Entrepreneurs with no financial services background still build superior fintech startups to those from traditional finance or banking businesses, according to venture capital firm Earlybird’s Christian Nagel.
The partner at the Berlin-headquartered firm told FinTech Global that he was seeing the most-disruptive innovations from people with no prior experience of the finance industry.
For many with financial and banking backgrounds, fintech seems like an attractive area to apply their skills and knowledge, despite the risk associated with startups businesses.
That is especially true right now, at a time when major banks are continuing to reduce their headcounts. A report from Citigroup last year forecast that European and US institutions will cut another 1.7m jobs over the next decade.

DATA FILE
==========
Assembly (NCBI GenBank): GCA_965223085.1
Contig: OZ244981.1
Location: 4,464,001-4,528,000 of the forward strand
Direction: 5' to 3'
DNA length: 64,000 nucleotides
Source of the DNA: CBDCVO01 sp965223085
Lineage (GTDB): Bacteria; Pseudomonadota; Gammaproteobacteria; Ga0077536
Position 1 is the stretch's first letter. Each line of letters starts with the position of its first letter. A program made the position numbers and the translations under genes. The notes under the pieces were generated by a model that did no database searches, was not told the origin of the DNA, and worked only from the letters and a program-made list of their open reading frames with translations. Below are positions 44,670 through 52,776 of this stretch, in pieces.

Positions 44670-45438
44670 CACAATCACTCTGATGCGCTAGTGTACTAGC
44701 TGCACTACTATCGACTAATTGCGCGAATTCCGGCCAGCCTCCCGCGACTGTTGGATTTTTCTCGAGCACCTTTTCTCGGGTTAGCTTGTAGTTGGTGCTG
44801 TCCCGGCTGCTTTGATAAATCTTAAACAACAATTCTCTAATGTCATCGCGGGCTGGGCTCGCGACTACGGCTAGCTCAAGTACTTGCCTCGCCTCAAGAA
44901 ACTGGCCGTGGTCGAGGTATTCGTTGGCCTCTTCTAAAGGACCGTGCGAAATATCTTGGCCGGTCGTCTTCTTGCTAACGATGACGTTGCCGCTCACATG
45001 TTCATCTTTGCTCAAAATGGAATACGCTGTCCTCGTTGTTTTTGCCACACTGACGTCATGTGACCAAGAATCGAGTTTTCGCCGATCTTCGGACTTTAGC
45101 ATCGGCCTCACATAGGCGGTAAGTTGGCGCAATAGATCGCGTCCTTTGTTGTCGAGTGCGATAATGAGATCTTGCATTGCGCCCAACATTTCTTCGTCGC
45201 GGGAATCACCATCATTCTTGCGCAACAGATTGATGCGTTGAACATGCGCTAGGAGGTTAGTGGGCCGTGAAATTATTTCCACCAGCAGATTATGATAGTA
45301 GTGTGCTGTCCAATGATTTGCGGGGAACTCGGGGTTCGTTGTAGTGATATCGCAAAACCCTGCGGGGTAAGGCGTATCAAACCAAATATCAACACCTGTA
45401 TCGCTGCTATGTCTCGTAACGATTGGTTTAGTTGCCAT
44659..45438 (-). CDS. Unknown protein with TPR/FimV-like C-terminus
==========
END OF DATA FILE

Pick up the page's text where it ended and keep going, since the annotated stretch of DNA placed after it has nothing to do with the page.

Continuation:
That follows the 730,000 jobs Citi says banks have already done away with since they hit their peak staffing levels, as automation and online services reduce the need for human employees.
For VC firms such as Earlybird, however, the types of companies these founders create are not the ones bringing major disruption to the field that can be capable of delivering the sizable return early-stage investor depend upon.
“People with banking backgrounds do come up with interesting ideas or product optimisations,” says Nagel.
“But the most disruptive things are driven by people who don’t have a deep rooting in the banking industry.”
To read the rest of this article as well as perspectives from other FinTech investors, founders and corporate leaders go to FinTech Global.